Set foot in Zanzibar and you are immediately transported through time and place! The island is a unique multicultural crossroads of influence, where Africa meets Arabic history and Indian flavors.

A quick history of Zanzibar really helps us understand its rich and colorful culture. Between the 12th and the 15th century, Zanzibar blossomed as a commercial platform with the Arabic peninsula, the Persian Gulf, India, and Asia trading slaves, gold, spices, wood, textiles, ivory, etc. In the 16th century, Zanzibar was taken over by the Portuguese before being controlled by the Omanis in the 19th century. In 1840, the Sultan of Oman even relocated his court to Zanzibar! In 1890, Zanzibar became a protectorate of the British Empire. In 1963 Zanzibar gained its independence and just one year later it united with Tanganyika to become the United Republic of Tanzania.

Zanzibar Island, the main island of the archipelago is an Indian Ocean paradise, with some of the most beautiful beaches in the world. Here you can easily spend an entire holiday lounging at the beach, swimming, snorkeling, or kite surfing. But there is more to Zanzibar than the beach, so you will find here all the best things to do in Zanzibar to get a complete experience of the island.



The main draw of Zanzibar might be its stunning beaches, but you can’t miss visiting Stone Town, the main city on Zanzibar Island. Located on the West coast of the island, Stone Town is an interesting mixture of Arab, Persian, Indian, and European heritage, a testament to the different cultures that either occupied or traded with the island. This rich heritage got Stone Town included in the list of UNESCO’s World Heritage Sites in 2000.  One day is enough to visit Stone Town, and here are a few things you shouldn’t miss:

  • Get lost in the narrow streets in the heart of Stone Town. Admire the variety of architecture, look up at the intricate balconies, check out the elaborately carved doors with their heavy brass studs (the doors with a round top are of Indian style, while the Omani style ones have a rectangular top), and maybe pick up some local souvenir such as spices, soaps, tea, paintings, etc. One of the nicest shops is East Africa Merchants Co, where I picked up some delicious tea.
  • Visit the Anglican Cathedral and the old slave market and museum. Zanzibar has long been a center of the slave trade and the museum gives you good insights about it, as well as the overall history of the island.
  • If you are a fan, check out the Freddy Mercury museum. The Queens’ leader grew up in Zanzibar before moving to the UK. The museum is small but well documented and will take you from Freddy’s youth to the peak of his fame in under 15 min!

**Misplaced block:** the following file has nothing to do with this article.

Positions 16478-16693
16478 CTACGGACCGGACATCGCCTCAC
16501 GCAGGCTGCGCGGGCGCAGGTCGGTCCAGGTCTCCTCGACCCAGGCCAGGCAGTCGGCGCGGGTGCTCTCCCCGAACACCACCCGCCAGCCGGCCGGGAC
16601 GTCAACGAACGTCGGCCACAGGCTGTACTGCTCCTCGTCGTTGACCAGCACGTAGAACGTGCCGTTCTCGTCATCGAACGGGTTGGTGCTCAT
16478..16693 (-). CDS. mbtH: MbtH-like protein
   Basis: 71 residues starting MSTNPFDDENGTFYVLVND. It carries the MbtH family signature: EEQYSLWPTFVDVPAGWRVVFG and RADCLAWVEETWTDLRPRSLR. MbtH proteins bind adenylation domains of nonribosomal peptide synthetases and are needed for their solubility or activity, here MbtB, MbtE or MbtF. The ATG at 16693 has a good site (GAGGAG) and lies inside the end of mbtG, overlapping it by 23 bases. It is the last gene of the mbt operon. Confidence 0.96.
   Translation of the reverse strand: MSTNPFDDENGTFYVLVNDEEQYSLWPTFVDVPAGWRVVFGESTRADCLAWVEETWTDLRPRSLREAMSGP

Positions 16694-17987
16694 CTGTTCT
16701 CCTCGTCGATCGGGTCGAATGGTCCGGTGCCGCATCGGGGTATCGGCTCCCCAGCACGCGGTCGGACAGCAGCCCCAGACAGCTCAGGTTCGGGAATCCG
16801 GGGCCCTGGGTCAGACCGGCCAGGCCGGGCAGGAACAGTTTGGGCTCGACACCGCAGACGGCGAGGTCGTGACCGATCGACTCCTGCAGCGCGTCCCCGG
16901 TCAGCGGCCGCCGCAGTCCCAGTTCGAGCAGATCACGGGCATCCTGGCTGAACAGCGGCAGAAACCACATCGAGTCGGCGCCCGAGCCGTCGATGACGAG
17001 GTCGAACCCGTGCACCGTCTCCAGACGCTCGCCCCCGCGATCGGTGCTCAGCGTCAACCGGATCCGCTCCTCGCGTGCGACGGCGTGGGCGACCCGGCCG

• Visit the Old Fort. Built by the Omanis to defend the island, there is nothing much left of the Fort but it is an easy stop while exploring the heart of Stone Town.
  • Stop by Darajni market, a very local market filled with vendors selling fruits, vegetables, meat, fish spices, etc, and some souvenirs. Don’t forget to observe the fish auctions, taking place mostly early morning.
  • Sip a drink and watch the sunset from one of the many hotels and restaurants facing the sea. The Park Hyatt is one of the fancy options, but there are many more on that side including
  • Taste Zanzibari cuisine on a beautiful rooftop. We tried both Emerson Spice & Emerson on Hurumzi tasting menu and really loved it. Come 1 hour before dinner to enjoy the sunset and the call to prayer.


Just off the coast of Stone Town, Prison Island is a small island that was once used to quarantine yellow fever cases. Today the main attraction of Prison Island are the hundreds of endangered Giant Tortoises roaming around freely and happy to snap a piece of lettuce off your hands. All these tortoises are descendants of the original 4 tortoises that were offered by the British governor of Seychelles.


To see the most amazing turquoise water in all of Zanzibar, head to Nakupenda Sandbank. It is only a 20 min trip on a local boat, but you will feel like being transported straight into a postcard. Arrive as early as possible as the sandbank gets very busy before disappearing into the sea in the early afternoon.  Most tours will organize a lunch of freshly grilled seafood on the beach. Combining Nakupenda with Prison Island makes for a very nice day tour.